Morning Coffee: How to have the perfect career at JPMorgan. Citi’s method of mind control for junior bankers

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Mind control

Klaus Diederichs, the 58-year old M&A banker whom it emerged yesterday is retiring from JPMorgan, had the sort of epic banking career that everyone might want to aspire to.

Diederichs joined JPM straight out university and worked there for 34 years, accumulating various yachts in the process. He spent his junior years acclimatising in London, New York and Frankfurt, until - eight years after joining the bank, he was promoted to co-head of debt capital markets in London. Eight years after that, he became global head of M&A. Four years further on, he became head of investment banking in EMEA. Then he became chairman of the EMEA business and was promoted to JPM’s executive committee. Diederichs worked on Vodafone’s $172bn merger with Mannesmann and HVB’s $22.3bn merger with Unicredit.

And now? Rather than sailing off entirely into the distance, Financial News reports that Diederichs will keep his hand in and become a ‘culture carrier for the firm,’ which we assume will help keep him in his (semi) retirement.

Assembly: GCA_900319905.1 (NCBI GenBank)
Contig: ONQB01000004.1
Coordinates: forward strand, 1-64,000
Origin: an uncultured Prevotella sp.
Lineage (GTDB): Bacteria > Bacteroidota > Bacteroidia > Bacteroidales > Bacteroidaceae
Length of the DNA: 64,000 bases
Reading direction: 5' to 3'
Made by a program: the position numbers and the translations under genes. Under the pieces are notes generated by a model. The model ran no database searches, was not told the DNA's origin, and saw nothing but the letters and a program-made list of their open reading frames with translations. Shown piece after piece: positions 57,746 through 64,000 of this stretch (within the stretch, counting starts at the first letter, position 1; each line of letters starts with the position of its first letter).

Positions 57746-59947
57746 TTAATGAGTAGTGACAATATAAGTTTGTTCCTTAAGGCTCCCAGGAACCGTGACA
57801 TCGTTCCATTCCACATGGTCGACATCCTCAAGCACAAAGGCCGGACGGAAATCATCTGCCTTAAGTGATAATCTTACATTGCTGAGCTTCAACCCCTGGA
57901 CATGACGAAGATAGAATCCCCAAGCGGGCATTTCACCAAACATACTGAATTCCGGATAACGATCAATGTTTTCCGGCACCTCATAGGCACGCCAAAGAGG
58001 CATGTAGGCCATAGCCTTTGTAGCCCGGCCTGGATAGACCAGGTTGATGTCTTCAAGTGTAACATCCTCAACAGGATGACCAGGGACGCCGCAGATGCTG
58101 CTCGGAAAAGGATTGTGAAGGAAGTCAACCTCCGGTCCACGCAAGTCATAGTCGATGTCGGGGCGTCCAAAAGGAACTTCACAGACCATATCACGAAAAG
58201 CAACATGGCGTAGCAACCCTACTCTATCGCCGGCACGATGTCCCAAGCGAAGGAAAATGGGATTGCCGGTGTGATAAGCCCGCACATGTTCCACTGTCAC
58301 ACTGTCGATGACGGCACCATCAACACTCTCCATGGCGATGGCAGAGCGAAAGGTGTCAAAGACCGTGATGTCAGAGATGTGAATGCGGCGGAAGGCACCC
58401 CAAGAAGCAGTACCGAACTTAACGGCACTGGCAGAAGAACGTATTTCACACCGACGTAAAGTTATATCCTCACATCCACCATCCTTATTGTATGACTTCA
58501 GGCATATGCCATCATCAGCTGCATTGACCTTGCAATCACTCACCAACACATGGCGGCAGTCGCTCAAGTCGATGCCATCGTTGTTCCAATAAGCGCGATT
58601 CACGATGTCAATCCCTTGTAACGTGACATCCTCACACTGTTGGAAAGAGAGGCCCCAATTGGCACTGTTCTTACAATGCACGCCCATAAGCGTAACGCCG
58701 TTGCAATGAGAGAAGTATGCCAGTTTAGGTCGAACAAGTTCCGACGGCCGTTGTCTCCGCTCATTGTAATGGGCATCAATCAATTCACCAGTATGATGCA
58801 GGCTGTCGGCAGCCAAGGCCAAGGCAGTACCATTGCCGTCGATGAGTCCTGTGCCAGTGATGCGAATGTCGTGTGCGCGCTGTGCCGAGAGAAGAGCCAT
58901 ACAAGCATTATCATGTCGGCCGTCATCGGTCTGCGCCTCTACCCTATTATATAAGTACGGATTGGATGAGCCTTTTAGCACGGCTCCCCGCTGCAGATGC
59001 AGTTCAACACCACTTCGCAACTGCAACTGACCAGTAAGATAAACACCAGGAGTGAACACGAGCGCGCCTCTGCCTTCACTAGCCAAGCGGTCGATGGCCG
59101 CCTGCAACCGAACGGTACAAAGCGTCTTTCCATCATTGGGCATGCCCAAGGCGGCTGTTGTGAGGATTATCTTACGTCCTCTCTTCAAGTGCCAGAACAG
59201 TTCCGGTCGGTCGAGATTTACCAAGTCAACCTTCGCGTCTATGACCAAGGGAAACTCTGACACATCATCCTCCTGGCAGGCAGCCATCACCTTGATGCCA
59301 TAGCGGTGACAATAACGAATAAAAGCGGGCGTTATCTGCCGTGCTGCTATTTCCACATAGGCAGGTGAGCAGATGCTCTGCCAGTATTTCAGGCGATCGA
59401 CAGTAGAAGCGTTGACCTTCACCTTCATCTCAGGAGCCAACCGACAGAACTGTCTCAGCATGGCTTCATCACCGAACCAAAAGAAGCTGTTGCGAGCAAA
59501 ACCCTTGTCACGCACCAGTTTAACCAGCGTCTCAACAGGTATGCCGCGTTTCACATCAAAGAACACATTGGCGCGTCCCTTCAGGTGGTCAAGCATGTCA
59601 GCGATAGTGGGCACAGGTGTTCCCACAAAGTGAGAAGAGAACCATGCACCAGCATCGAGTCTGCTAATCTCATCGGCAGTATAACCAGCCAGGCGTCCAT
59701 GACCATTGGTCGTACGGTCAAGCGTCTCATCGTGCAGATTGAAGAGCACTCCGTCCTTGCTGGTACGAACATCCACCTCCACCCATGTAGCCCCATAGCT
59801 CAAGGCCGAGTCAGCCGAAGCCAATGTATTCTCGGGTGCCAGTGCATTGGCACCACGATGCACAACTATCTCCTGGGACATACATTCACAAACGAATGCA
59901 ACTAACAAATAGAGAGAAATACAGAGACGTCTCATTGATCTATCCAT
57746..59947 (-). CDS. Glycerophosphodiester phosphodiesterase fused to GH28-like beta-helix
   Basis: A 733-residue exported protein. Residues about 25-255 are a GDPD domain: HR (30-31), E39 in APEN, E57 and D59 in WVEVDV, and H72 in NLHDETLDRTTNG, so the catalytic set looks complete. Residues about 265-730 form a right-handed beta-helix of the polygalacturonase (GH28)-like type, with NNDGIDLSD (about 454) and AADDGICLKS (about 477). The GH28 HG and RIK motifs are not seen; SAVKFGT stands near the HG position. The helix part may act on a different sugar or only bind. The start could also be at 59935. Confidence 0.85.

Separately, an ex-Citi analyst has shared some of the methods used by the bank to compel analysts to stay until the work is done. ‘Benjamin’ (not his real name) said his bosses (associates, we presume) would ‘chew him up’ in front of the whole floor. They would also use the technique of refusing to let anyone go home until a perpetrator steps into line. In this case, that was Benjamin, who had to complete his work. "She told [us], 'If you don't finish this report, nobody gets to go home,' he said. "That affects the office environment. It's not necessarily abusive words but office politics. Your co-workers might not like you that much the next day." Psychological warfare.


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